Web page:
Friday, May 30, 2008

Weekend Wokking with Asparagus

If there’s one possession I’d want to take with me to the Afterlife, it would be my wok. It’s my pride and joy and has immense sentimental value. Weighing in at a whopping 10½ pounds, it’s a real cast iron monster. Countless stir-fries and deep-fries have left it beautifully seasoned. I could probably go on and on about how wonderful it is, but I'm afraid you'll think I'm a weirdo.

That wooden spoon is my second most prized possession. It's 19.5" long and perfect for stir-frying. I scored it on our trip to Italy.

I really don’t need a reason to bust out the wok. As it is, I use it easily 3 times a week. But when it’s for a special event, like dinner guests, a potluck or Weekend Wokking, I get particularly excited. What’s Weekend Wokking, you ask? It’s a blogging event created by Wandering Chopsticks. The idea is to come up with a dish around a (seasonal) theme ingredient. This month’s ingredient is asparagus, so if you’ve got an asparagus recipe you know we’ll love, then do share! Wandering Chopsticks is the host this month, so shoot her an email with your entry and she’ll include you in the round-up. But you better hurry, deadline’s this Sunday! If you can't make the deadline but want to participate in the future, check out the host list. And don’t let the fact that you don’t have a wok stop you. It’s not a requirement. You just have to feature the theme ingredient in your dish.

Asparagus...such a versatile vegetable. When it’s in season, like now, I actually like to eat it raw, but it’s also great used in stir-frys. I love the way it stays crisp-tender. It’s also on the approved vegetables list, which is another way of saying Sonny will eat it.

This stir-fry uses one of my favorite flavor bases, a seasoning paste called naam prik phao. It’s a chilli paste made using chillies, shallots, tamarind juice, dried shrimp, fermented shrimp paste and sugar. As you can judge from the ingredients, it a little sweet, a little spicy and has a nice dose of umami. I use it in hot and sour soup, atop sunny side up eggs, in stir-fries and as a general dipping sauce. Naam prik phao can be found at any Thai-Viet grocer and maybe other Asian grocers with SE Asian sections. Alternatively, you can make it yourself. There are numerous recipes on the web, however I can not endorse these, as I've not tried them. I have recently made some based on a recipe from The Food of Thailand (see right side bar), and it was good. Next time I do it, I'll post about it with pictures.

Thai-style Beef and Asparagus Stir-fry
Feeds 4
  • 1 pound beef chuck steak, sliced for stir-frying
  • 1 tbs Chinese cooking wine or dry sherry
  • 1 tsp cornstarch
  • 3 or 4 cloves garlic, roughly minced
  • 1 bunch asparagus, cut into 2-inch segments
  • 2 tbs naam prik phao
  • 2 tbs thin soy sauce (regular soy sauce is fine)
  • 2 tbs oyster sauce, preferably Thai
In a small bowl, combine the beef, cornstarch and Chinese cooking wine. Combine well and set aside until needed.

In another small bowl, make the sauce by combining the naam prik pao, soy sauce and oyster sauce. Stir well to combine the ingredients. Set aside until needed.

Make sure you have all your ingredients very close by because this stir-fry goes lightning fast. Have a small cup of water handy as well just in case you need to thin the sauce a little. I bet it won’t take you more than 4 minutes to cook this dish!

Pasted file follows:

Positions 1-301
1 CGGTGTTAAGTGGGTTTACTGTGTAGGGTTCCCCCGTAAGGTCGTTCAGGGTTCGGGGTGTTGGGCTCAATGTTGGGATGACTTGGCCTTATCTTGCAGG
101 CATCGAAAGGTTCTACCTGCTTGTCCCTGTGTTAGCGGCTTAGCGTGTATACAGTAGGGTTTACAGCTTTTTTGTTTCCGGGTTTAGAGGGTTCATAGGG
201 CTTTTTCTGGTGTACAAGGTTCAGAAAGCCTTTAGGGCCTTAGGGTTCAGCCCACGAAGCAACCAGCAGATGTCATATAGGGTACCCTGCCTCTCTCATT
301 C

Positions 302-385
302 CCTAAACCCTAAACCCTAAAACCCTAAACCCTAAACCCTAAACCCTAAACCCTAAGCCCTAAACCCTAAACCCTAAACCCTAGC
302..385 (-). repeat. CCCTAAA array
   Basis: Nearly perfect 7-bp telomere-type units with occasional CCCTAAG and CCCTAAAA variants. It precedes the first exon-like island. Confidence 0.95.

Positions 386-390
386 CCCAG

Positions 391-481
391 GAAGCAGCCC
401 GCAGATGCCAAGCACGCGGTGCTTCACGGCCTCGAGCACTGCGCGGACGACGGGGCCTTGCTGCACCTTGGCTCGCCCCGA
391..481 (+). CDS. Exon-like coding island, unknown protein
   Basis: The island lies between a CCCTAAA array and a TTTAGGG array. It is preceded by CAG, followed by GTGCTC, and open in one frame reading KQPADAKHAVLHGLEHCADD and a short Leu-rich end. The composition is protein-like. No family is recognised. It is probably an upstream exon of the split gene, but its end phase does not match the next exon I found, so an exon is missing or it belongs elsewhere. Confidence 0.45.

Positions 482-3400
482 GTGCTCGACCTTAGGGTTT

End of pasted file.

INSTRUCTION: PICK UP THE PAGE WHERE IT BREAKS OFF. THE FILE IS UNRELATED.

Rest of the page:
Heat your wok over high heat until very hot. Add about 2 or 3 tbs oil (no olive! not appropriate for stir-fry; grape seed is best!) then add the beef followed by the garlic. If your wok is hot enough, your beef will cook very quickly. When the beef is seared, but not cooked through (about 30 sec to 1 minute, max) add the asparagus. Cook for another minute. Add about 2/3 of the sauce mix. It should caramelize pretty quickly because of the high sugar content. If it gets too thick add a little water to thin it out. Quickly taste it and add the rest of the sauce if you think it’s required. Give everything a quick stir, then you're done. Serve with steamed jasmine rice.

Added: Check out the round-up here!


Wandering Chopsticks said...

Yay! First entry and it's a marvelous one too! I like how nicely browned your beef looks. And of course, the asparagus looks good too. ;)

I have two woks but not a cast iron one. I like using mine for frying.

Dee said...

WC, thanks! I've made this twice in 3 days because we all enjoyed it so much.

Manggy said...

Darlene, that looks beyond seductive. Mmmmm (-- Homer Simpson). We don't have a genuine wok-- all that wok "seasoning" and stuff is just way over a regular Filipino family's head. We have heavy aluminum wok-shaped things that are just scrubbed thoroughly after each use :) (nice first pic, too!)

Rachel said...

Wow that looks wonderful!

Ive recently gotten into cast iron cooking. Where do you get a cast iron wok?

Anonymous said...

You're not a weirdo for loving your wok. I have a cast iron one too. The stir-fry looks fantastic!

dp said...

manggy, thank you! I think a lot of people think seasoning cast iron is hard, and I suppose it could be if you're into low-fat cooking. In the beginning I used more oil in my cooking, but now that it's beautifully seasoned, it works like non-stick and I use less oil. And I never really clean my wok (or other cast iron) with soap. Just super-hot water.

Rachel, isn't cast iron the best. I have a couple of stainless steel frying pans that were expensive and I rarely use them now. Only to cook fish because I hate trying to get the fish smell off cast iron. Everything else is cast iron.

As for where I got the wok, my friend got it for me. I guess she felt sorry for me because I was using stainless steel and it just didn't cut it. But I know you can order it through eBay or amazon. The wok itself doesn't cost much (less than $20), but the shipping may be the same price. I thought I saw them at target as well, but I haven't looked recently. Maybe your local hardware store?

Chuck, thanks! I'm glad I've fooled everyone into thinking I'm normal! LOL

Anonymous said...